Secure Applications & Cloud Communications

As we make our way through an often divisive, combative and confusing election season here in the U.S., one thing that everybody seems to agree on – regardless of party affiliation – is security.

Life can be scary, and we count on our government agencies to protect us – whether from terrorist attacks or natural disasters. Real time communications have never been more important, and like many security-conscious, large and complex enterprises whose operations depend on reliable real time communications, federal, national and local government agencies are now challenged to reduce costs and improve service – because big budgets can be scary too.

As more and more agencies move the majority of their data computing to the cloud, what should they be aware of and plan for?

They can learn a lot from the vast majority of financial services, healthcare, education, transportation and energy companies who have moved data applications to private, public and hybrid cloud services, and today are taking the leap into cloud communications.

The opportunity to transform economics and customer service happens when voice, messaging, chat, contact centers, and web-based self-service via cloud-based platforms is implemented – and done so – securely.

Billions of taxpayer dollars are spent each year on real time communications networks – on information technology by government agencies. The US federal government, for example, is approximately $80 billion a year and a large portion of that goes to maintenance of overbuilt infrastructure that silted up over the last decade, when at one point the government operated over 1,000 data centers. Some experts have indicated that with the amount of money spent on maintenance of old equipment and software, the government could completely rebuild using a cloud approach using modern technologies which are continually improving today.

In the U.S., the Federal Data Center Consolidation Initiative (FDCCI) is mandating a move to the cloud, with zero government-owned and operated data centers by 2018. Here are five governing principles, including economics, that government decision makers, whether at the federal, national or local levels, can refer to as they make their next move to the cloud – cloud communications, or Communications as a Service.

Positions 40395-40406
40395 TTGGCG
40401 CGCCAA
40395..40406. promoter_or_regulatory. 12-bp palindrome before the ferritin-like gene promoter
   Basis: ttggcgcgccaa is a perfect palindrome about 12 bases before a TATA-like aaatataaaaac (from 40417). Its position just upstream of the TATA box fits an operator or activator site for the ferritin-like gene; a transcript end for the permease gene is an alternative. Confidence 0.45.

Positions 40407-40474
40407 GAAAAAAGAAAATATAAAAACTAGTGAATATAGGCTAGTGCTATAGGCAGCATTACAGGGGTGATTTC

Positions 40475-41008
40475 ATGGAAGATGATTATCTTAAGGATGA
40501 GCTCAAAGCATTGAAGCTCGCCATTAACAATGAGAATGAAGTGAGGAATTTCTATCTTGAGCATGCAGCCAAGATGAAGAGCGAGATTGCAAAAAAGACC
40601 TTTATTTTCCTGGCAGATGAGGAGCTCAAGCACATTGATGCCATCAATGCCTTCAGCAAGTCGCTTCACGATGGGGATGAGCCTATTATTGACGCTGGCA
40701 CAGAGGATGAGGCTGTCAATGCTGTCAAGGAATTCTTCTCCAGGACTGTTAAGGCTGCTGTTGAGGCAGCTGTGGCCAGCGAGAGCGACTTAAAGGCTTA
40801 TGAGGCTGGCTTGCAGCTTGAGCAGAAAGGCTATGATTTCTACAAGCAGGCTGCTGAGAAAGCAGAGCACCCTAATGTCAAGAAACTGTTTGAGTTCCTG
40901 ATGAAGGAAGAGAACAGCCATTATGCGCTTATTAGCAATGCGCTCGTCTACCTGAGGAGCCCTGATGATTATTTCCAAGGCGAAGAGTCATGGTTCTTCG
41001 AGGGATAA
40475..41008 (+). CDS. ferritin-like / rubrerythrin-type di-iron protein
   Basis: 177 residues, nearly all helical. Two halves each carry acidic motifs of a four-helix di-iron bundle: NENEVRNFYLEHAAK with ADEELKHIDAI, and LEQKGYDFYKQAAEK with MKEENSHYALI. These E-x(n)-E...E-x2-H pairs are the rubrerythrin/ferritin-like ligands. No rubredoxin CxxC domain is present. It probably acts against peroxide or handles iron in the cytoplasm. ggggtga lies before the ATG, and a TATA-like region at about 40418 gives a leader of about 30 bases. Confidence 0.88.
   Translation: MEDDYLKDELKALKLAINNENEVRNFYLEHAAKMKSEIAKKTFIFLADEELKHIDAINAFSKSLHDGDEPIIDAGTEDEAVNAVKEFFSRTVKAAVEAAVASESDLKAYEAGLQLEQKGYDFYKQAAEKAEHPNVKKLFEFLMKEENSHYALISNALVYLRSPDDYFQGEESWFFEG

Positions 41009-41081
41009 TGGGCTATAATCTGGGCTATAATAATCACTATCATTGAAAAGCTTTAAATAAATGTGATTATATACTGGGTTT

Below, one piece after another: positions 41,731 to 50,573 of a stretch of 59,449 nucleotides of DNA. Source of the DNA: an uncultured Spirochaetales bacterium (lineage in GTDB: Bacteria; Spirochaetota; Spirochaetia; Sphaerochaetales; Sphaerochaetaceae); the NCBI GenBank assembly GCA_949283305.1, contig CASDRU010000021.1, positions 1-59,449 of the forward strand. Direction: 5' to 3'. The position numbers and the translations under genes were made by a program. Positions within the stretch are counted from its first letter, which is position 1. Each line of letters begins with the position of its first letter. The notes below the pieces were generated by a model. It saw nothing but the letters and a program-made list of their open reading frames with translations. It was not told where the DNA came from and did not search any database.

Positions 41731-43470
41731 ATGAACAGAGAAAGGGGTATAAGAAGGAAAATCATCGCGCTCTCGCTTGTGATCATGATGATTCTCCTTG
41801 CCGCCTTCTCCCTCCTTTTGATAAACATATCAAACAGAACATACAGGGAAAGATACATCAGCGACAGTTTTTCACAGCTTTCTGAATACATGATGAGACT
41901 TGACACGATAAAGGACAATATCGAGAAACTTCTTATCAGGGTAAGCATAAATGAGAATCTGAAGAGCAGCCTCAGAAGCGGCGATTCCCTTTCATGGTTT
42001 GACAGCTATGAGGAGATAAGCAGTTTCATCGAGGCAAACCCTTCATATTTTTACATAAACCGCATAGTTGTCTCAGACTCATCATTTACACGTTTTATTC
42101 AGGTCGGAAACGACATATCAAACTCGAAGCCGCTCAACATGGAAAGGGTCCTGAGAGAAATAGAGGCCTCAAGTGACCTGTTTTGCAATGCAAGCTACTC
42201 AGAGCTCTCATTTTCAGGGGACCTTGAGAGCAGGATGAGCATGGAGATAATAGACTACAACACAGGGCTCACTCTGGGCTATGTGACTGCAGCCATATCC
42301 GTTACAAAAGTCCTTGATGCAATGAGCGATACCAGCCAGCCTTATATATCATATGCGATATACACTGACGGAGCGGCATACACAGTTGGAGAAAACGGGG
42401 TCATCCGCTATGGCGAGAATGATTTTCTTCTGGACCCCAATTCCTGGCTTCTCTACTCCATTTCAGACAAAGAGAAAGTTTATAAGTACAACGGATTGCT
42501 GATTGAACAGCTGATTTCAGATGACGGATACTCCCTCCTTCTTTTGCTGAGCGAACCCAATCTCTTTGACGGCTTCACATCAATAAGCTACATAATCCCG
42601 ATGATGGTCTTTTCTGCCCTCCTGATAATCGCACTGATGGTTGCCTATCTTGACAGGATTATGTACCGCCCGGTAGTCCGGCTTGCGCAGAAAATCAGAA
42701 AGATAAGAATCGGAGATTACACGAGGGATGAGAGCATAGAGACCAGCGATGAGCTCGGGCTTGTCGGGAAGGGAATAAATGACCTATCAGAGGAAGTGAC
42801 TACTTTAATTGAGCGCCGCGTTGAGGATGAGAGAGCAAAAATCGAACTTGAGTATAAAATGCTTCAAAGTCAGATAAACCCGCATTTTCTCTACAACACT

Security will always be of primary concern for government decision makers, particularly given all the recent hacks and attacks. With the right systems integration, security, privacy, intrusion detection, malware, and logging and reporting can be built into cloud communications as it can be with data cloud computing. What’s new and different with cloud communications is the requirement to secure voice, messaging and even social media conversations and many companies have built rock solid solutions enabling recording, voice analytics, and more.

Emergency response can be dramatically improved with the cloud including integration of mobile services including those embedded in police cars, EMT vehicles, military vehicles, and more. Command and control centers and dispatch operations are improving dramatically while saving costs by moving to cloud.

Cloud communications can contribute valuable applications for everything from legal listening, surveillance, tracking, and agency coordination when, for example, a terrorist cell is identified, or terrorist activities are captured via multi-channel and multi-media applications. Even at the local level, a community cloud can enable agencies to collaborate immediately, whether police, fire & rescue, schools, public venues, transportation hubs, arenas, malls and other places where innocent citizens gather.

To truly create change, governments must coordinate and collaborate around developing next generation platforms, and they themselves can leverage secure collaboration through the cloud to do so. Enterprise unified communications and business process automation increasingly enter the cloud discussion for needs in various federal agencies, and the consensus we are learning is that, in addition to cost containment, cloud communications must also provide much needed flexibility, reliability, and an expanded range of functionally to improve communications, government processes, and customer service for constituents. When these cloud communications services can be deployed on-demand, without sacrificing the stringent levels of security for personal data and privacy that mark our generation, everybody wins.

Keeping in mind important policies, including JTI certifications, appropriate layers of security, management and maintenance authority, and the ability to control everything through software – which is now possible with SDN approaches – it is possible within the next few years to make move to cloud communications, and make life better and safer for all.

I won’t get political – ever – in this blog – but it is SAFE to say it’s important to VOTE no matter who you support.

In a future post, I’ll talk about the Internet of Things and how the IoT is making communities and countries more secure than ever, with millions of sensors, cameras and security systems.

Andy